Part of the magic is the setting. The other part is the people. We’ll start with the backdrop: Bora is distinct from other Society Islands because it has a big mountain on the island in the middle of the lagoon, which is surrounded by a chain of smaller islands, called “motus.” We climbed to the peak alongside 14 friends from other boats, using old ropes tied to rocks and roots to ascend 700 meters (2,100 feet for those non-metric readers). As you can see, Rob wore his safety headwear even though he also climbed the whole thing barefoot — it’s important to prioritize which end of your body deserves protection.

Oddly, a fire broke out at the heiva fairgrounds as we descended the hike. We heard explosions, and watched from above as cars exploded and mushroom clouds of fire soared off thatched roofs about a football-field length from where our boat was anchored. Crazy. After hurrying down the last of the trail, we joined the crowds of locals to watch the firefighters put out the last of the flames. The local dive instructor, who we met in Fakarava, told us dismissively, “This happens all the time during heiva.” Huh. I guess if you build a party venue with sticks and dried-out palm fronds to host all-night dance fests for a month, fires are to be expected.

bora bora beaches travel blog

In addition to the mountain, Bora Bora is famous for its clear turquoise waters, which we explored happily with our caravan of friends. We swam with eagle rays and manta rays, marveling at their grace flying between coral. We splashed and dove and did somersaults and headstands in the glowing green “swimming pool” at anchor.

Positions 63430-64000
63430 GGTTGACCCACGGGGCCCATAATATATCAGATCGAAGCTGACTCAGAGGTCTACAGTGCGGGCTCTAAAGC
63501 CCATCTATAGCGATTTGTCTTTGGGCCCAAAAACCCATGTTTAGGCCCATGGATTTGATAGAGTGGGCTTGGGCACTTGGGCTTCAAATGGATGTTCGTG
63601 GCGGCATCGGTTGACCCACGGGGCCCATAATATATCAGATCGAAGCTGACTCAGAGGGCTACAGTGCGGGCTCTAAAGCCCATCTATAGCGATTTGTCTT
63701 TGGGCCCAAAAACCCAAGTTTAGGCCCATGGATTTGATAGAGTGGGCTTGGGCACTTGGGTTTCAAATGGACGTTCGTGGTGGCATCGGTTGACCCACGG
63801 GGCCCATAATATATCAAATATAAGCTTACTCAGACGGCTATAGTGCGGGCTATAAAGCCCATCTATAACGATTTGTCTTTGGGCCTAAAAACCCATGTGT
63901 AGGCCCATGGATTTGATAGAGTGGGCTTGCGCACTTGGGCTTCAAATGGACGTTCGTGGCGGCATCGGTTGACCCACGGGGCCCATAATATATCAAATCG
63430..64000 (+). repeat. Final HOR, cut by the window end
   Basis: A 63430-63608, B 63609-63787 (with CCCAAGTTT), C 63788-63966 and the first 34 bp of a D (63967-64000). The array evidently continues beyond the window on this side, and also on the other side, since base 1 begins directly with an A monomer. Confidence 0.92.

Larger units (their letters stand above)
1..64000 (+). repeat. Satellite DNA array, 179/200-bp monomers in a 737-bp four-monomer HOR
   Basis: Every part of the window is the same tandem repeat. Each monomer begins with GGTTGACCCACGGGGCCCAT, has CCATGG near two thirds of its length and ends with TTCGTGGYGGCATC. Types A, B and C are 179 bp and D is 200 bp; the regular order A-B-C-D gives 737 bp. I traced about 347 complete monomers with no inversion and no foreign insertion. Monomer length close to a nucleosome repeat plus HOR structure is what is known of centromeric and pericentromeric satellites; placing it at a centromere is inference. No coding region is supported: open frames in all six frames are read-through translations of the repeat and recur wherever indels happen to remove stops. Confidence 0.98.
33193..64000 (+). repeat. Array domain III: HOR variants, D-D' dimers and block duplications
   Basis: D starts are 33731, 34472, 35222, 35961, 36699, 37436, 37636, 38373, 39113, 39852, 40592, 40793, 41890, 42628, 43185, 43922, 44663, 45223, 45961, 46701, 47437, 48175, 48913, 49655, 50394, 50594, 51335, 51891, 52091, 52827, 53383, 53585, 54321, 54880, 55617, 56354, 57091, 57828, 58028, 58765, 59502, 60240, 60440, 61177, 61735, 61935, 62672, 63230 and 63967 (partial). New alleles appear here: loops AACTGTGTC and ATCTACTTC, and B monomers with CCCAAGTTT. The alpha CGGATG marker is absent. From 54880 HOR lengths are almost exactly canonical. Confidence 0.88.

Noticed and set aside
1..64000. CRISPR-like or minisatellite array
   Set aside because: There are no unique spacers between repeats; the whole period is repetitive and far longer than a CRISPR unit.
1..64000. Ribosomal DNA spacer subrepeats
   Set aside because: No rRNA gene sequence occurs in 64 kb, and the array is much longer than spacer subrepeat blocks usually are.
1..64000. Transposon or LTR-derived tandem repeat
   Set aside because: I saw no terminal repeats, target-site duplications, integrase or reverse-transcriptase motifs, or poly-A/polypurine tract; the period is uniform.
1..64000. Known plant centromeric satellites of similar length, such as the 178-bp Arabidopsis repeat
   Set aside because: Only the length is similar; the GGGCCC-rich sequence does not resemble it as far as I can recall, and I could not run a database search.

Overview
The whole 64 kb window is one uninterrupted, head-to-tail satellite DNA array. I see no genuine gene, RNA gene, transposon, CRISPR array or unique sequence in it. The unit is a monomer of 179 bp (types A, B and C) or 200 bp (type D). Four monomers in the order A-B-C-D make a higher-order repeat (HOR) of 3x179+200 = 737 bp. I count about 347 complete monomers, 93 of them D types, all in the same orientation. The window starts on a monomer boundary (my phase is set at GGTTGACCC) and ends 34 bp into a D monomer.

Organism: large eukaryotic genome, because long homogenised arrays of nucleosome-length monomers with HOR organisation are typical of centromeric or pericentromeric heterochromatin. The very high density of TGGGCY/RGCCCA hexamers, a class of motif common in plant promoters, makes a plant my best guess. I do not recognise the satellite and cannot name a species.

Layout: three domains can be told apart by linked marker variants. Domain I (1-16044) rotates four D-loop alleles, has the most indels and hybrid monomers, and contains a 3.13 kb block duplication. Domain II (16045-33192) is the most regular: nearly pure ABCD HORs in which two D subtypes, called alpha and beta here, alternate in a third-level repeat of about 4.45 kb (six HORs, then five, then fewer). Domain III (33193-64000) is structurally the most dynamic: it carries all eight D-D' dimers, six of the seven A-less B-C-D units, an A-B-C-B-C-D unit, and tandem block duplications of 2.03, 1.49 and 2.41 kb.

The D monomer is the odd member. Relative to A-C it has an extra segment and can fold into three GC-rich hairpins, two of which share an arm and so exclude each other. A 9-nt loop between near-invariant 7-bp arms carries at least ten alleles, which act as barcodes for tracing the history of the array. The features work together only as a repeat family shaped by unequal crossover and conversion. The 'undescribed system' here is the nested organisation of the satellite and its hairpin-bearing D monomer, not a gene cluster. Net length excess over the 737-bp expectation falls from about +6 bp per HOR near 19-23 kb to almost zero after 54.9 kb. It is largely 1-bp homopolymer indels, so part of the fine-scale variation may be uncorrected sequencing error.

I had an intimate experience with my first octopus. She and I watched each other for about 20 minutes, playing hide and seek in coral. I’ve never seen anything more magical than an octopus. She changed color faster than I could blink, stretching and contracting to swim, leading an entourage of curious fish who also watched her curious color changes. Her big eyes blinked, tracking me as I hovered 15 feet above on the surface. I fell in love, but couldn’t find her the next few days.

We met Patrick, a local who opened up his lovely property and invited us to use his lawn for yoga. He guided us on a trek along the motu’s ridge, pointing out fruits, beehives, and — randomly — 10 WWII bunkers built by U.S. soldiers. Turns out the U.S. had thousands of soldiers stationed in Bora, expecting the Japanese to push into Polynesia.

bora bora beaches travel blog

On the way back to our sailboats, we walked through the Hilton’s resort. It was kind of like going to a zoo, since the creatures who were sweating on treadmills, driving in golf carts, and walking around in makeup and high heels seemed as foreign from our cruising lifestyle as a pack of wild baboons. Ok, maybe more foreign than a pack of wild baboons! Lovely resort, though.  A few days later, we took a girls’ trip in to the St. Regis resort on its own private motu.  We snuck in to lounge by the pool, and used their hot water showers.  Pure bliss, I tell you.

The weather window to head out on our 5-day passage to the Cook Islands kept getting pushed later, as light winds and rainstorms circled overhead. We didn’t mind, though. Bora is a wonderful place to wait, made more wonderful by all the fun friends who congregated here the past couple of weeks. We met new cruisers our age, and hung out with people we hadn’t seen in weeks — enough friends to warrant using our own VHF channel to coordinate all of the social events. Yoga every morning, afternoon tea chats, game nights, potlucks, a jam session, spearfishing expeditions.

bora bora beaches travel blog

Bora was our last stop in French Polynesia, after visiting eight islands that were all special in their own way. We’re heading to the Cook Islands next.  Bora felt like a crossroads, a place to launch new beginnings and a gathering place for people from all points of the globe. We left feeling full to the brim of Polynesian magic, open and ready to find the next adventure, the next country, the next crossroads in this vast blue sea.

north hills behind our house in missoula - bri and rob on the horizon line

How Will I Roam At Sea?